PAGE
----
Education Caltech Helps Launch International Alliance of Universities Addressing Climate Change By CALTECH Published on Friday, April 10, 2020 | 12:30 pm AThompson Ocean Water Research. Photo courtesy CaltechCaltech has joined dozens of universities around the globe in launching the International Universities Climate Alliance (IUCA), which aims to provide a new voice for engaging in international and national policy discussions around climate change.Fostered by the University of New South Wales (UNSW) Sydney in Australia, the alliance is a network of 40 universities in 18 countries, each with different strengths in analyzing and addressing climate change. The group plans to communicate research insights to policymakers and the public about how best to tackle this existential threat.“Today, we are seeing the importance of having clear scientific input about issues and challenges facing society. The IUCA hopes to be a resource to governments and other stakeholders that provides an independent and respected international voice on matters related to climate science, impacts, mitigation, and adaptation,” says Andrew Thompson, professor of environmental science and engineering, and Caltech’s point of contact for the IUCA.Despite the coronavirus pandemic’s dominance in the public’s mind right now, the member universities of the Alliance made the decision to push forward with the formation of the group due to the urgent need to address climate change.“Of course, in the current situation turning our attention to fighting the COVID-19 pandemic must be a priority, which has already led to major shifts in research projects and resources. However, over the past month, we have been witnessing the same contentious discussions surrounding the importance of scientific input on policy making that have characterized the climate debate for decades,” Thompson says.“Eventually, addressing climate change may require fundamental changes in how society functions. It is more clear than ever that making these decisions from an informed position based on the collective understanding of the climate science community is essential for the stewardship of both national and international interests,” he adds.With the recent $750 million gift from Stewart and Lynda Resnick to support cutting-edge research into the most pressing challenges in environmental sustainability, Caltech is positioned to be a leading voice on climate change, he says—a voice that is urgently needed now.More information about the alliance can be found on its website, https://www.universitiesforclimate.org. Community News HerbeautyBaby Boom: The Stars Are Getting Busy In QuarantineHerbeautyHerbeautyHerbeauty9 Of The Best Family Friendly Dog BreedsHerbeautyHerbeautyHerbeautyYou Can’t Go Past Our Healthy Quick RecipesHerbeautyHerbeautyHerbeautyCreative Ways To Burn Calories That Require Little EffortHerbeautyHerbeautyHerbeauty6 Lies You Should Stop Telling Yourself Right NowHerbeautyHerbeautyHerbeautyEverything You Need To Know About This Two-Hour ProcedureHerbeautyHerbeauty CITY NEWS SERVICE/STAFF REPORT Pasadena Will Allow Vaccinated People to Go Without Masks in Most Settings Starting on Tuesday STAFF REPORT First Heatwave Expected Next Week Your email address will not be published. Required fields are marked * EVENTS & ENTERTAINMENT | FOOD & DRINK | THE ARTS | REAL ESTATE | HOME & GARDEN | WELLNESS | SOCIAL SCENE | GETAWAYS | PARENTS & KIDS More Cool Stuff Get our daily Pasadena newspaper in your email box. Free.Get all the latest Pasadena news, more than 10 fresh stories daily, 7 days a week at 7 a.m. STAFF REPORT Pasadena’s ‘626 Day’ Aims to Celebrate City, Boost Local Economy Community News Make a comment Subscribe 56 recommended0 commentsShareShareTweetSharePin it Name (required) Mail (required) (not be published) Website Business News faithfernandez More » ShareTweetShare on Google+Pin on PinterestSend with WhatsApp,PCC – EducationVirtual Schools PasadenaDarrell Done EducationHomes Solve Community/Gov/Pub SafetyPASADENA EVENTS & ACTIVITIES CALENDARClick here for Movie Showtimes Top of the News Home of the Week: Unique Pasadena Home Located on Madeline Drive, Pasadena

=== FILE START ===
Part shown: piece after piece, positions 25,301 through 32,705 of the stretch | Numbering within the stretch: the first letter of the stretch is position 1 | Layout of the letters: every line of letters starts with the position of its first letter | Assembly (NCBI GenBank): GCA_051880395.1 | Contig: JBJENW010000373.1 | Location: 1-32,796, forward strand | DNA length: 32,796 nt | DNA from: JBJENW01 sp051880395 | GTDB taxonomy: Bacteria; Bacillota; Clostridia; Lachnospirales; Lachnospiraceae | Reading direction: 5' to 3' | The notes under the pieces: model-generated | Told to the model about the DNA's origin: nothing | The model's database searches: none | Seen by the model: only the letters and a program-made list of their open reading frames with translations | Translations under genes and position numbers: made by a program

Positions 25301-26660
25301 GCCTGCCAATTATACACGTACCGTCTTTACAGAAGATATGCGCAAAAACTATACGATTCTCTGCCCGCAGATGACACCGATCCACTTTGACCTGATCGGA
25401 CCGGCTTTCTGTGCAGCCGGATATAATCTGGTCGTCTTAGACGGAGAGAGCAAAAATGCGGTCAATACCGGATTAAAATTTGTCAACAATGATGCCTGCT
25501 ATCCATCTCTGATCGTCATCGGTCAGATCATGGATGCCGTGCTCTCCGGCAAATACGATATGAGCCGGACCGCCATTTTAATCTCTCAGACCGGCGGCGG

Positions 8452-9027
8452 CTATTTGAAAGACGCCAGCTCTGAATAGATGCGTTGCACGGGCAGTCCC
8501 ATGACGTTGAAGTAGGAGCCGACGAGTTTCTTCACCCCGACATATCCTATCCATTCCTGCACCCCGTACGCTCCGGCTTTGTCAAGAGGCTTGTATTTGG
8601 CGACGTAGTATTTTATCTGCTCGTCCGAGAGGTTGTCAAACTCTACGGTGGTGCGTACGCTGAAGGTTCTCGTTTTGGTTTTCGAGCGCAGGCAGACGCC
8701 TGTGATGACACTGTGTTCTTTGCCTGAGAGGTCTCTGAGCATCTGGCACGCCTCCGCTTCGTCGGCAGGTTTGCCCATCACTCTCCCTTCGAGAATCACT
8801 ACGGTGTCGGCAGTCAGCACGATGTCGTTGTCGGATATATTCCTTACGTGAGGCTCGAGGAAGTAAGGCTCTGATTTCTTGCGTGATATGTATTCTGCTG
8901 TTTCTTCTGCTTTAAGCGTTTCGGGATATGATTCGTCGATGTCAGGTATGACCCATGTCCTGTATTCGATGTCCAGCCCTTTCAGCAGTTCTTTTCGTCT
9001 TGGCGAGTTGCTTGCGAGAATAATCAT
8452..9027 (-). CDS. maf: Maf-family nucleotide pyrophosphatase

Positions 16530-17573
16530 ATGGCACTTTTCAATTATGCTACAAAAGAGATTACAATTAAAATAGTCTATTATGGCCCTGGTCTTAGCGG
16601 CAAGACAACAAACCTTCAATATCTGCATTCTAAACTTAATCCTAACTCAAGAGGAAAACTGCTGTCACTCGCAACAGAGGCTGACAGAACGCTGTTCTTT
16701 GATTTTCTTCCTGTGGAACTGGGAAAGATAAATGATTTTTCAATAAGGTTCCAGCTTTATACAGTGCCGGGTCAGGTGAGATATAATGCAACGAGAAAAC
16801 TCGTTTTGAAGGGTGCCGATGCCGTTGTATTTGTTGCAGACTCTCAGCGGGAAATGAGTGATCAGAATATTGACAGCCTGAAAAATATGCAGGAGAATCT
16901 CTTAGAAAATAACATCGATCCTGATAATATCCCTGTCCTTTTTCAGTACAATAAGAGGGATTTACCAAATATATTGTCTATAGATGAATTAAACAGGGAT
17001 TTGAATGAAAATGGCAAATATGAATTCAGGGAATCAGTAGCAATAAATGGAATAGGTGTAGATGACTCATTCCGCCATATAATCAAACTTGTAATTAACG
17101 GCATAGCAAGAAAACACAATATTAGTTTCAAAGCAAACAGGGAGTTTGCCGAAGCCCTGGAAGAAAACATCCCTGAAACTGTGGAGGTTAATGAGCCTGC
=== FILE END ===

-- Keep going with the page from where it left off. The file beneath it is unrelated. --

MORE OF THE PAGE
By Juan Delgado/Diálogo January 07, 2019 In mid-November 2018, the Argentine and Chilean armed forces conducted two joint and combined humanitarian assistance exercises. The tabletop exercises took place simultaneously in both countries, November 12-16. Exercise Solidarity 2018 was conducted at the Chilean War Academy’s Tactical Operational Training Center (CEOTAC, in Spanish) in Santiago. Exercise Southern Patagonia 1 was conducted at the Argentine Army’s Rospentek Military Garrison, in Río Gallegos, a city in the Argentine Patagonia. A total of 90 service members gathered for Solidarity 2018, under the coordination of the joint chiefs of staff of Argentina and Chile. In addition, 80 elements of the neighboring countries’ armies took part in Southern Patagonia 1. The objective of both exercises was to check on staff’s preparation in case of emergencies or natural disasters. Through the exercises, the forces seek to reinforce coordination and interoperability among their troops. “I think the exchange between the branches of the Chilean and Argentine armed forces with all the support institutions of each country—not only police, but also governmental institutions—is very important for help in case of disaster,” said Chilean Navy Vice Admiral Rodrigo Álvarez Aguirre, head of the Joint Chiefs of Staff. “This is why we are very excited.” Exercise Solidarity 2018 Solidarity 2018 sought to check on existing doctrinal plans and procedures between Argentina and Chile, as well as their integration in the civil protection systems of both nations. On this occasion, the military conducted a natural disaster simulation featuring a magnitude 8.9 earthquake on the Richter scale and a subsequent tsunami in the city of Concepción, in the Chilean coastal Biobío region. Participants planned troop and equipment deployment in the area to evacuate the population and conduct search-and-rescue operations in collapsed structures, among other activities. They also planned civil institutions’ assistance to provide first aid and basic supplies. “Based on the protocols, a country affected by a disaster can ask their counterpart for assistance,” Argentine Army Colonel Lucilo López Meyer, head of Assistance and Emergency at the Armed Forces’ Joint Chiefs of Staff, told Diálogo. “This activates the whole system in which the affected country prepares the resources needed to complement the capabilities of the host nation.” The exercise that began in 2001 is conducted in three-year cycles that include planning, tabletop exercise, and execution on the ground—to be conducted in 2019. Countries alternate as hosts. The exercise with troops, with dates yet to be determined, will be conducted in Concepción, with the support of land, air, and naval resources of both countries. Participants will put to the test what was devised during the tabletop exercise with evacuation operations, rescues, and underwater searches, among others. Southern Patagonia 1 Elements of the Argentine Army’s 11th Mechanized Brigade and the Chilean Army’s 5th Division carried out the first edition of Exercise Southern Patagonia. Representatives of the Argentine Air Force and the Gendarmerie, as well as police forces of Santa Cruz, an Argentine province that shares borders with Chile, also participated. According to the scenario, a series of natural disasters—a strong earthquake, the eruption of a volcano, and heavy snow—resulted in a large number of victims and severe property damage in the border area between Puerto Natales, Chile, and Río Turbio, Argentina. To respond to the emergency, the armies of both countries formed the Combined Specific Command that planned joint and combined rescue and civil protection operations with other institutions, as well as governmental and non-governmental organizations. “Southern Patagonia 1 had errors and successes,” said Argentine Army Brigadier General Fernando Mauricio Ros, commander of the 11th Mechanized Brigade. “The experience exchange will help improve the combined planning process that, in the long term, will make decision-making more efficient in the face of natural disasters.” Argentina and Chile share a border of more than 5,000 kilometers along the Andes mountain range, which is part of the Pacific Ring of Fire, the most volcanic- and seismic-prone area worldwide. The countries signed several cooperation agreements and bilateral treaties to act in case of a disaster in the border region. “As part of the treaties, both countries’ joint chiefs of staff formulated the Rules [for the operation of the Chilean-Argentine Mixed Commission] for Cooperation in Case of Disaster,” Col. López said. “That’s why joint and combined cooperation exercises are conducted, dealing with different themes related to emergencies and natural disasters.” According to Col. López, the exercises were a success and strengthened both armed forces’ cooperation capabilities. Carrying out the exercises in a joint and combined way also allowed participants to take note of weaker points in need of more work. “Mutual knowledge is necessary to ensure operations are executed efficiently, no matter what kind they are,” said Col. López. “Knowing the people we work with makes us all more efficient. It mutually boosts our capabilities, which strengthens us individually and as a group.”